The majority of PD cases are sporadic, while 5-10% are caused by family history. The neuropathological features common to all forms of the disease are the death of dopaminergic neurons, the presence of Lewy bodies, aggregates that contain alpha-synuclein (aSin) protein and an inflammatory reaction. Genetic analyses in families affected by PD have made it possible to identify mutations in the aSin gene as a cause of neuronal death. Understanding how neuronal death happens is necessary for developing new neuroprotection therapies. Our research project started from the hypothesis that overexpression of aSin or its mutated variants has a different toxicity and induces different patterns of inflammation than what would be related with neuronal death. Consequently, we proposed to identify the kind of inflammatory response caused by the different kinds of aSin and relate it with levels of toxicity in order to identify therapeutic targets for neuroprotection.
Experiments in animal neurodegeneration and primary neuron cultures have been combined in this research project.
It was necessary to produce adeno-associated viruses (AAV) to generate experimental rat models with characteristics similar to the human disease. After being administered directly in the substantia nigra the AAV infect the dopaminergic neurons and produce the aSin protein or its mutant version aSinE46K in large quantities. The expression of those proteins caused a dopaminergic neuron death reproducing some aspects characteristic of Parkinson’s disease in animals, such as rigidity, trembling and difficulty moving. Even though it is still preliminary, our data suggests that the expression of the aSinE46K type is more toxic than the expression of aSin. The different toxicity is accompanied by differences in the inflammatory reaction measured using activation markers for microglia and astrocytes in the mesencephalon, where the neuronal bodies can be found, and the striatum where the nerve endings that release dopamine are located. The expression of genes on those two regions in animals that received a control virus and in animals with Parkinson’s was analysed to understand how they are activated. The analysis showed that the activation of the astrocytes is more important in the striatum and the activation of microglia is more important in the mesencephalon. That suggests both types of cells could participate in the toxicity/protection mechanisms in a differential way depending on the region of the brain. A more detailed analysis of the microglia activation markers in the mesencephalon revealed that many of the genes activated are related with interactions with the immune system, which led us to include the lymphocytes in the posterior analysis. The infiltration of lymphocytes in the brain is very low, even in experimental PD models, but it could have a relevant function in dopaminergic degeneration.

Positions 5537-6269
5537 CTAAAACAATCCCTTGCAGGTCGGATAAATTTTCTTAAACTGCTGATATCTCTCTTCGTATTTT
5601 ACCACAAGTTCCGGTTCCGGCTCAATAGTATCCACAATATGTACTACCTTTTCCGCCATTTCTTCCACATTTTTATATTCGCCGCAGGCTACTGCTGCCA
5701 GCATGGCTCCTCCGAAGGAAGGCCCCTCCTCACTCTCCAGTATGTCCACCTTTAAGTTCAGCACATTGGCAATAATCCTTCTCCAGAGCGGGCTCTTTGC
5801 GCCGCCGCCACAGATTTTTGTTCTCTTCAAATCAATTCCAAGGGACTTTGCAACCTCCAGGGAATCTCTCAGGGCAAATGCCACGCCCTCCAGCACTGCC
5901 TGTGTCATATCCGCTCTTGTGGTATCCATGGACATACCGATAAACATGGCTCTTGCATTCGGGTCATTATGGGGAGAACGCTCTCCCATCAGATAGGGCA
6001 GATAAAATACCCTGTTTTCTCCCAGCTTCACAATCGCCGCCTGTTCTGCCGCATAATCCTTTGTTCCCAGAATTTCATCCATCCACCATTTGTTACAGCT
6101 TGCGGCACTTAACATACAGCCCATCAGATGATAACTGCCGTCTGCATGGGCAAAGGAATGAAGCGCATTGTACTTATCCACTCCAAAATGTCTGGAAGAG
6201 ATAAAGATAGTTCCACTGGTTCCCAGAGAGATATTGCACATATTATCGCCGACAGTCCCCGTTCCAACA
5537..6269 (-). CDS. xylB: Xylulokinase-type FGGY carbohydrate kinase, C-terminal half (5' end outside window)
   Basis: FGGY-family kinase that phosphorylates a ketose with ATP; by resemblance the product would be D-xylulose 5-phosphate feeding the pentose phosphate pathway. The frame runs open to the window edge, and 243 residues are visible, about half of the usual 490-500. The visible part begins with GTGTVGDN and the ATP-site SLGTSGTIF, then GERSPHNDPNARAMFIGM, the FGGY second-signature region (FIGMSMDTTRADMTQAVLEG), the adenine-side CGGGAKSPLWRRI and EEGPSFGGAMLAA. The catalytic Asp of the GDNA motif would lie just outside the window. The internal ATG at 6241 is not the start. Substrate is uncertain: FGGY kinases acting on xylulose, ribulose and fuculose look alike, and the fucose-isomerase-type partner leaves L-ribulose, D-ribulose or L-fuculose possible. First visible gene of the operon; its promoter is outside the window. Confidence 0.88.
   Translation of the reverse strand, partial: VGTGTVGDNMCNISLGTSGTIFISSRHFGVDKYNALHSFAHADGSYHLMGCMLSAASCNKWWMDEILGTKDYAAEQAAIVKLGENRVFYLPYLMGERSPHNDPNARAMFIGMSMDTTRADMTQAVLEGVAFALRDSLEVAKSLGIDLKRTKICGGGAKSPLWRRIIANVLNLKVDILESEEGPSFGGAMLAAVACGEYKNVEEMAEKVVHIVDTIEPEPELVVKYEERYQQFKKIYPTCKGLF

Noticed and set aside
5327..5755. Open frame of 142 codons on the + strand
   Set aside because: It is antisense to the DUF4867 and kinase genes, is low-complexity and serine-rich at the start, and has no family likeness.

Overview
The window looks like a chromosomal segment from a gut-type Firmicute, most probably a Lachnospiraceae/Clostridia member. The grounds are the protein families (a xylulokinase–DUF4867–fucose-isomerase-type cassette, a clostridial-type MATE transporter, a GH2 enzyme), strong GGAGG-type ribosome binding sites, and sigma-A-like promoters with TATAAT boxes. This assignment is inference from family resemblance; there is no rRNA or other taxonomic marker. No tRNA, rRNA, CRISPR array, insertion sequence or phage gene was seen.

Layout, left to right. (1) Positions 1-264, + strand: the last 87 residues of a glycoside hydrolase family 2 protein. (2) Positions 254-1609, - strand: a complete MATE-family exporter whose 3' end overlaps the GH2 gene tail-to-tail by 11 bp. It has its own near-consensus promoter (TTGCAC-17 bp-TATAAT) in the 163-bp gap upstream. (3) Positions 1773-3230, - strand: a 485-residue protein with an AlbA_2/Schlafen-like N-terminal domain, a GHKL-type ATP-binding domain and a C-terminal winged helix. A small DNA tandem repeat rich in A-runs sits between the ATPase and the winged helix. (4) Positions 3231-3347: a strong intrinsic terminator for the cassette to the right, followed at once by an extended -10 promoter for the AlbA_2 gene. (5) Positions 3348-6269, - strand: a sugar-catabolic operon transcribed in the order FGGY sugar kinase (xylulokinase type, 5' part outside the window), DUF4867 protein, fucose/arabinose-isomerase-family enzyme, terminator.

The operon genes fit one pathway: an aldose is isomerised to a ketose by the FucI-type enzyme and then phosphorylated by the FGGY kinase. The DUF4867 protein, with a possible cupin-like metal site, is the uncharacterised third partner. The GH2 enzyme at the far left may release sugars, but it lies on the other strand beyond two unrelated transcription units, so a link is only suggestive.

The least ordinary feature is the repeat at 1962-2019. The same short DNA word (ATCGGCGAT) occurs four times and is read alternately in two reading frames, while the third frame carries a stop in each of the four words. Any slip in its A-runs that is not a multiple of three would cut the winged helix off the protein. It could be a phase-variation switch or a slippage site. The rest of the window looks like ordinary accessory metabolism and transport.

The experiments done in primary neuron cultures and glial cells clearly showed the different toxicity of aSin and it mutant variation aSinE46K. aSinE46K is much more toxic than aSin. Lipopolysaccharide was administered to the cell culture medium acutely or chronically to induce an inflammatory reaction. The inflammation markers were modulated differently under both conditions. Nevertheless, in neither case did the generated inflammatory reaction modify the levels of neuron death caused by aSin or aSinE46K. That data indicates the activation of microglia by itself does not induce neuron death directly, but it could contribute to the activation of other cell types to acquire a neurotoxic capacity.
The data generated in the project this year has raised new questions about how dopaminergic degeneration occurs and how the possible contribution of neuroinflammation to neuron death occurs. We will continue doing research to answer those questions in future projects.